Kitti’s Hog-nosed Bat, Craseonycteris thonglongyai

Kitti’s hog-nosed bat (Craseonycteris thonglongyai) is the only remaining species within the family Craseonycteridae, and is also known as the bumblebee bat. It is native to southeast Burma and western Thailand, where it is limited to Dawna Hills located in Sai Yok District, Kanchanaburi Province. In this area, there is one population that resides in a drainage basin on the Khwae Noi River. Much of its range here occurs in the protected area known as Sai Yok National Park, but some populations occur outside of this area.

Kitti’s hog-nosed bat prefers a habitat within arid deciduous or evergreen forests, roosting in limestone caves. This species was first discovered in Burma in 2001, and since then, more than nine caves have been found within its range that are viable habitat options. Because the populations found in Burma and Thailand are genetically similar with different echolocation vocalizations, it is difficult to know whether its populations are isolated from mating.

Kitti’s hog-nosed bat is small, reaching an average body length of up to 1.3 inches and weighing only .07 ounces, where it derives one of its common names. It I thought that this bat may be the world’s smallest mammal, and it already holds the title of the world’s smallest bat. The nose of this bat resembles that of a pig, where it derives its name, and its ears are large in proportion to its size. Its dorsal fur is burnished brown or grey in color, while its underbelly is typically pale. Its long wings are darker than the rest of its body and bear tips that allow it to hover. It does not have a tail.

As is typical to bat species, Kitti’s hog-nosed bat will form groups between ten to five hundred individuals, although most roosts contain around one hundred bats. These bats prefer to roost deep inside the limestone caves, typically in higher areas. Different caves are used in different seasons. Females of this species give birth to one pup in April, the dry season of its range, and the pup will remain close to its mother until it is weaned.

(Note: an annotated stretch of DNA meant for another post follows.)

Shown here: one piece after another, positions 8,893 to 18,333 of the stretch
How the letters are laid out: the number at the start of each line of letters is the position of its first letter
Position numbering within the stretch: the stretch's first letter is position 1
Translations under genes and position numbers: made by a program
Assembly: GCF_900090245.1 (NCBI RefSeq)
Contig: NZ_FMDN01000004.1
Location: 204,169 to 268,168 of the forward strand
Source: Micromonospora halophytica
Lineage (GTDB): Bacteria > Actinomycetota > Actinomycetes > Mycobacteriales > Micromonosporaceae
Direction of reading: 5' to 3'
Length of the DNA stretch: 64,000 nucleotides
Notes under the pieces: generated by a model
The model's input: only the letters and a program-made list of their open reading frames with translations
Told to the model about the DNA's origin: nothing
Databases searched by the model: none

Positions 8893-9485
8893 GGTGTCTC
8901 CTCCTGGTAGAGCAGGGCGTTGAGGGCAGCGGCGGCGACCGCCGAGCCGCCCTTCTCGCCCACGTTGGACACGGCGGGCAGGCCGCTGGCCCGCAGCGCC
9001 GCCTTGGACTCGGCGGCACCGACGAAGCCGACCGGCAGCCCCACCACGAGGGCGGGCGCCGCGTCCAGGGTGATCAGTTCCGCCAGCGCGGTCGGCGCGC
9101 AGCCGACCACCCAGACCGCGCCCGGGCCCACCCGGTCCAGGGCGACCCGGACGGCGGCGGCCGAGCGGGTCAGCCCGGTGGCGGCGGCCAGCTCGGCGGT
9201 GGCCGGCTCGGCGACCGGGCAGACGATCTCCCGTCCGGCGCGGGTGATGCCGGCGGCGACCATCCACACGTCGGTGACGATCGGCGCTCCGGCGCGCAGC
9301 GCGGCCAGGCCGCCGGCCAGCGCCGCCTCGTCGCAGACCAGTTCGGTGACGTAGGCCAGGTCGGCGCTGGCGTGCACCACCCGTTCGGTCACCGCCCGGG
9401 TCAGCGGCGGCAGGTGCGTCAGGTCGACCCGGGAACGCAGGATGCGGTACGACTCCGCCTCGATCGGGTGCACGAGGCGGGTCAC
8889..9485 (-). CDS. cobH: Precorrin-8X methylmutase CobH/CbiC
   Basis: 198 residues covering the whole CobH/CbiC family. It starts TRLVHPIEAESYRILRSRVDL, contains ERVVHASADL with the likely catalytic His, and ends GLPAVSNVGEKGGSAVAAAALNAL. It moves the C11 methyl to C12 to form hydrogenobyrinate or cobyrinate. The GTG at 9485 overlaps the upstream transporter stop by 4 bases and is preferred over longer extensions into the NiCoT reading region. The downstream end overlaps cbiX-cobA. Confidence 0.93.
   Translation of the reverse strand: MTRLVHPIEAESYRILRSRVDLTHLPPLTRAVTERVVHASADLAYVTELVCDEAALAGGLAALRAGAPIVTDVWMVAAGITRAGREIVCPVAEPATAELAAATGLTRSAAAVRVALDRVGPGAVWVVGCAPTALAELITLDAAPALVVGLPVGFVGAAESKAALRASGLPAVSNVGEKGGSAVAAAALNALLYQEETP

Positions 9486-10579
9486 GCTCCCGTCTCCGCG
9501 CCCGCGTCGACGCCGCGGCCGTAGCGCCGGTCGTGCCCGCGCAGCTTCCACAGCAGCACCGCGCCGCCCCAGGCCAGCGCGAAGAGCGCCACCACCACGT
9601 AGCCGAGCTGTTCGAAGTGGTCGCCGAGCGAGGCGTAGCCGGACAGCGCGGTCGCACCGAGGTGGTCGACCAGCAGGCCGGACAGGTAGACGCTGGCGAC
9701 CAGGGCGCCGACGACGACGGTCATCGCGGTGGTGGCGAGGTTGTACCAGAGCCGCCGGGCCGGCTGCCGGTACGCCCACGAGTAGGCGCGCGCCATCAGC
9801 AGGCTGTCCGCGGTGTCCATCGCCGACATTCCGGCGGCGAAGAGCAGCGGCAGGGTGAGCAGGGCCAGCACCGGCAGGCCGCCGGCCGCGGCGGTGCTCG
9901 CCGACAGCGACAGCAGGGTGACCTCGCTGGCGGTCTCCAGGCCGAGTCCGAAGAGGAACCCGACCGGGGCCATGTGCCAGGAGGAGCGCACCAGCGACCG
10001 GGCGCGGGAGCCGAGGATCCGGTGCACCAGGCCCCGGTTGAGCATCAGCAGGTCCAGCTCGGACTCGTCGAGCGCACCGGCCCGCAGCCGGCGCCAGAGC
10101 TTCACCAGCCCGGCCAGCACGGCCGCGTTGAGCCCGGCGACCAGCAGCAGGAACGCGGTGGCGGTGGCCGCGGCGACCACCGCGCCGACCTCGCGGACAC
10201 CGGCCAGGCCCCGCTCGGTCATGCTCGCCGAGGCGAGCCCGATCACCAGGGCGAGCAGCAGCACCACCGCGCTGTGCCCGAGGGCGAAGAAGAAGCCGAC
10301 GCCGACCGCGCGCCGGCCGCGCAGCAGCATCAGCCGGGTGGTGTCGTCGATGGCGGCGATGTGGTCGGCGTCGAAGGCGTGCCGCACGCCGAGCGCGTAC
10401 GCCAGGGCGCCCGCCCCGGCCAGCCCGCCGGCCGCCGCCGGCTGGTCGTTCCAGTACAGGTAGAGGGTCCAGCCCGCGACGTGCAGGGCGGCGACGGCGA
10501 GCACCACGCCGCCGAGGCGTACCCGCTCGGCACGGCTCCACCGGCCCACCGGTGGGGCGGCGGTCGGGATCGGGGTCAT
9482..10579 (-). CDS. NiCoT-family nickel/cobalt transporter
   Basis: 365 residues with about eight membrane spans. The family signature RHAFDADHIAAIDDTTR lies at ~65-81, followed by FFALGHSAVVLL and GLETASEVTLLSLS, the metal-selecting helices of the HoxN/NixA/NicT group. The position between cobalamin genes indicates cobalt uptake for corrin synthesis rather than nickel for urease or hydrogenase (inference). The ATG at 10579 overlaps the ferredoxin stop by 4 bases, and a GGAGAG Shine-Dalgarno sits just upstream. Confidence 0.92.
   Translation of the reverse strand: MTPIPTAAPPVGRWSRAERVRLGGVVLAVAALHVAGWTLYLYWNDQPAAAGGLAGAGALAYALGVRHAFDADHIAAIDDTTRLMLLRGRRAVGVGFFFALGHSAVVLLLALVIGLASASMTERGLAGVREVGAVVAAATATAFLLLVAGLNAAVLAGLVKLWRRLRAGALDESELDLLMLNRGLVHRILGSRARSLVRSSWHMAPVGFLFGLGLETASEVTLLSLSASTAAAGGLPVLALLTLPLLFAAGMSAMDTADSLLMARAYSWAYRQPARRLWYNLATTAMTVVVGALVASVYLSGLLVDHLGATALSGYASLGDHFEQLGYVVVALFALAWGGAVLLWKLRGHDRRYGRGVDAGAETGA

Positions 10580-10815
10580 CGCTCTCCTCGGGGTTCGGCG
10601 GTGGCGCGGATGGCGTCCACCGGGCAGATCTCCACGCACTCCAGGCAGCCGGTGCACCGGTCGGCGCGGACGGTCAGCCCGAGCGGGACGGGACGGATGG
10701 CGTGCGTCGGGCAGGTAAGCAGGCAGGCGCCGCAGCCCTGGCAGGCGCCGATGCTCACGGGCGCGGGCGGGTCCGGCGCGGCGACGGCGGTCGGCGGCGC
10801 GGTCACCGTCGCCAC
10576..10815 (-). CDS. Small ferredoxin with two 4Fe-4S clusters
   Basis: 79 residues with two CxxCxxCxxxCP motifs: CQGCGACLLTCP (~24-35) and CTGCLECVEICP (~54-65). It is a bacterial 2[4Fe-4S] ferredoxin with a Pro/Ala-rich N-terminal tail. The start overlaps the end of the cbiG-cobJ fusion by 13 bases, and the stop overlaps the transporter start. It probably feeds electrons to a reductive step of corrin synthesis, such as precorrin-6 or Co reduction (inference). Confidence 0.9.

Kitti’s hog-nosed bat only leaves its roost for two brief moments in its day, typically at dusk and at dawn. Often times, rain or cold weather will hinder its flight. It will fly at elevations of up to 3,280 feet when searching for food, usually above its roost cave. Because this bat can hover easily, it is though that most of its food is consumed during flight. However, spiders and other insects are gleaned off foliage.

Kitti’s hog-nosed bat was first discovered in 1974 and has since declined in number. It is threatened by habitat loss and human activity. Perhaps the most major threat to this species are the annual fires conducted by Thai residents in its range, which typically occur during its fall mating season. Threats to the populations in Burma have not yet been identified. It was listed as one of the Top 10 “focal species” in the  Evolutionarily Distinct and Globally Endangered (EDGE) project, and appears on the IUCN Red List with a conservation status of “vulnerable”.

Image Caption: Kitti’s Hog-nosed Bat (Craseonycteris thonglongyai). Credit: Jeffrey A. McNeeley/Wikipedia